Analysts say that yesterday’s corruption scam exposed at the ministry of social welfare is just the tip of the iceberg.

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‘There is nothing petty about petty corruption’ – says Sierra Leone’s Anti-Corruption Czar

Sierra Leone Telegraph: 25 August 2016

Ady Macauley appointed by president Koroma

A few days ago, the editor of the Sierra Leone Telegraph – Mr Abdul Rashid Thomas, caught up with the man appointed early this year to take over one of the most difficult jobs in Sierra Leone – tackling corruption, to talk about his vision and the measures he is putting in place to control a virulent virus that is crippling the country.

He is Mr Ady Macauley – the Anti-Corruption Commissioner, who until his appointment by president Koroma in March 2016, was a senior prosecutor at the Commission, leading investigations and bringing those responsible for corruption to court. (Photo: President Koroma welcoming Anti-Corruption Czar – Mr Ady Macauley).

Speaking to the editor, Mr Macauley was unequivocal in his determination to get to the heart of corruption in Sierra Leone, so as to cut off its blood supply.

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What African countries like Sierra Leone can learn from Sheffield’s investment deal with China

Sierra Leone Telegraph: 23 August 2016

China investments

Many Africans who are supportive of China’s economic dealings with Africa, say that the global economic giant is being unfairly criticised, for simply doing what most developed nations have done throughout history to Africans – the exploitation of the continent’s natural resources, in return for shoddy infrastructure development projects and support for poorly managed healthcare facilities.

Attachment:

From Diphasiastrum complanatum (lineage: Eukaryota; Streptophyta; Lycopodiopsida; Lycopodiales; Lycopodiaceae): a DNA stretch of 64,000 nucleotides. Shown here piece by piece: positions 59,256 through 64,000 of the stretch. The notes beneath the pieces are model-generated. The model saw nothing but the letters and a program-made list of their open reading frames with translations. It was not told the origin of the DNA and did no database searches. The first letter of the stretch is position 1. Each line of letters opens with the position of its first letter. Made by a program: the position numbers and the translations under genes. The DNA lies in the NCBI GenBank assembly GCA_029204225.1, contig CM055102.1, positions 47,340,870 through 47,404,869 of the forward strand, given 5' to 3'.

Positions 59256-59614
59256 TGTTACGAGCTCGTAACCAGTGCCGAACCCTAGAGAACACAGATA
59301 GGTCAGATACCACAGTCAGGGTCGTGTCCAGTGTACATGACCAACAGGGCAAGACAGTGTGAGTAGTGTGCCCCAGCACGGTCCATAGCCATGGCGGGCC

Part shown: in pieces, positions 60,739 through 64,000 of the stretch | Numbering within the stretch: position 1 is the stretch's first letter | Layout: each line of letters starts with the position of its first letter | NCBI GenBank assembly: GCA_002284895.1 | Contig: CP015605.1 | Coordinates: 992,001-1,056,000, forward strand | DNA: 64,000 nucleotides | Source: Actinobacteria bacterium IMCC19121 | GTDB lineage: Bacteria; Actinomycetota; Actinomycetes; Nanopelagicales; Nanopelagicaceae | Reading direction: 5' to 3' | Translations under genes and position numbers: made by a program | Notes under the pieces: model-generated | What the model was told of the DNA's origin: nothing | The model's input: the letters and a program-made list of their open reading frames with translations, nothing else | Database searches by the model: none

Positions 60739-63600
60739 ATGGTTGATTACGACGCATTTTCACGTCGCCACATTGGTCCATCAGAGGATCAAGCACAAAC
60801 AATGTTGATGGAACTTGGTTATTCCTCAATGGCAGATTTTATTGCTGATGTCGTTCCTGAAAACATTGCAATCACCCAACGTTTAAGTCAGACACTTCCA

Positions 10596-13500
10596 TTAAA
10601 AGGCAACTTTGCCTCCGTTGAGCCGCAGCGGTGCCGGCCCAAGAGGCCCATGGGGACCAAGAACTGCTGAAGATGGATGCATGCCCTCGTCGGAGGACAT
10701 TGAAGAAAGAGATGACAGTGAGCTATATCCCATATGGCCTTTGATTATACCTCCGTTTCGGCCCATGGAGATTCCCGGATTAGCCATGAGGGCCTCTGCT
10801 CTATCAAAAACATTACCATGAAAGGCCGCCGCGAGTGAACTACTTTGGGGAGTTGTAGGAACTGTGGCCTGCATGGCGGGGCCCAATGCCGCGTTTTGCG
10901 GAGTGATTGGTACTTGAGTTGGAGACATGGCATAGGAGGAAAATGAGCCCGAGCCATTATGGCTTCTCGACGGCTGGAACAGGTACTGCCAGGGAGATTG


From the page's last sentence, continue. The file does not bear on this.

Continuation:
Critics do not see it that way. They say that China is taking more out of Africa than it is putting in.

In most countries of Africa where China is believed to be investing their capital, they say that such investments are largely concentrated in mining, road construction, fishing and large-scale mechanised farming for their own domestic consumption, invariably using their own imported labour force especially at management levels.

On the surface there is little wrong with such investments. But once the veneer is removed from the agreements that China signs with their African comrades, what is seen are the massive loans at huge rates of interest that critics say will burden Africa’s future generations, as well as sap much needed cash away from current spending on essential public services.

Writing in the conversation.com, Sharif Mahmud Khalid says there is much that African countries can learn from the northern city of Sheffield in the UK, where a $1 Billion investment agreement has been signed with the Chinese.

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Sierra Leone – moral corruption more destructive than financial corruption

Raymond Dele Awoonor-Gordon

Sierra Leone Telegraph: 22 August 2016